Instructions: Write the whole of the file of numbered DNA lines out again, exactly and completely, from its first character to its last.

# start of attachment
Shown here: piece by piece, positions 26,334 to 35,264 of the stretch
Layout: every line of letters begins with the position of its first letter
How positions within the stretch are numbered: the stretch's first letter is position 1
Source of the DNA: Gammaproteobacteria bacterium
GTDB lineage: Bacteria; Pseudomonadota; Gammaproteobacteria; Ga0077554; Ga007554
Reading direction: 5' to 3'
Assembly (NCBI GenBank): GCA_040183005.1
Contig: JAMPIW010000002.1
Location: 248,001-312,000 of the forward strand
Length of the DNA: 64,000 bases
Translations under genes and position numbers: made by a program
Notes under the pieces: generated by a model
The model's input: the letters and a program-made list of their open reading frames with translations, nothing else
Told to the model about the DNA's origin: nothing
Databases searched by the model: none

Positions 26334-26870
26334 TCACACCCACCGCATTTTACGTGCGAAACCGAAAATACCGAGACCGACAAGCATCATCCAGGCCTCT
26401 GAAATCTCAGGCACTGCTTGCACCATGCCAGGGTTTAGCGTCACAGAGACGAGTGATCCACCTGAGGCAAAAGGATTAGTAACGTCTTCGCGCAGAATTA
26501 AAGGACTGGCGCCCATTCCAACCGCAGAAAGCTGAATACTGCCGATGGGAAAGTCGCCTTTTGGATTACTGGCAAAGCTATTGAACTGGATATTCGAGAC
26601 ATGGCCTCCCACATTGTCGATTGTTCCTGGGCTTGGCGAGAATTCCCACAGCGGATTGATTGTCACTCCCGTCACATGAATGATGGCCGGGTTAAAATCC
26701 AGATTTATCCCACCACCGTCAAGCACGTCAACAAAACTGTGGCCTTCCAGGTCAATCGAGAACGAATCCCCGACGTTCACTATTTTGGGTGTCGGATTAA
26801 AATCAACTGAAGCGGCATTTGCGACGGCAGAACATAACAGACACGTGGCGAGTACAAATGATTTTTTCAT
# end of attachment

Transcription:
Shown here: piece by piece, positions 26,334 to 35,264 of the stretch
Layout: every line of letters begins with the position of its first letter
How positions within the stretch are numbered: the stretch's first letter is position 1
Source of the DNA: Gammaproteobacteria bacterium
GTDB lineage: Bacteria; Pseudomonadota; Gammaproteobacteria; Ga0077554; Ga007554
Reading direction: 5' to 3'
Assembly (NCBI GenBank): GCA_040183005.1
Contig: JAMPIW010000002.1
Location: 248,001-312,000 of the forward strand
Length of the DNA: 64,000 bases
Translations under genes and position numbers: made by a program
Notes under the pieces: generated by a model
The model's input: the letters and a program-made list of their open reading frames with translations, nothing else
Told to the model about the DNA's origin: nothing
Databases searched by the model: none

Positions 26334-26870
26334 TCACACCCACCGCATTTTACGTGCGAAACCGAAAATACCGAGACCGACAAGCATCATCCAGGCCTCT
26401 GAAATCTCAGGCACTGCTTGCACCATGCCAGGGTTTAGCGTCACAGAGACGAGTGATCCACCTGAGGCAAAAGGATTAGTAACGTCTTCGCGCAGAATTA
26501 AAGGACTGGCGCCCATTCCAACCGCAGAAAGCTGAATACTGCCGATGGGAAAGTCGCCTTTTGGATTACTGGCAAAGCTATTGAACTGGATATTCGAGAC
26601 ATGGCCTCCCACATTGTCGATTGTTCCTGGGCTTGGCGAGAATTCCCACAGCGGATTGATTGTCACTCCCGTCACATGAATGATGGCCGGGTTAAAATCC
26701 AGATTTATCCCACCACCGTCAAGCACGTCAACAAAACTGTGGCCTTCCAGGTCAATCGAGAACGAATCCCCGACGTTCACTATTTTGGGTGTCGGATTAA
26801 AATCAACTGAAGCGGCATTTGCGACGGCAGAACATAACAGACACGTGGCGAGTACAAATGATTTTTTCAT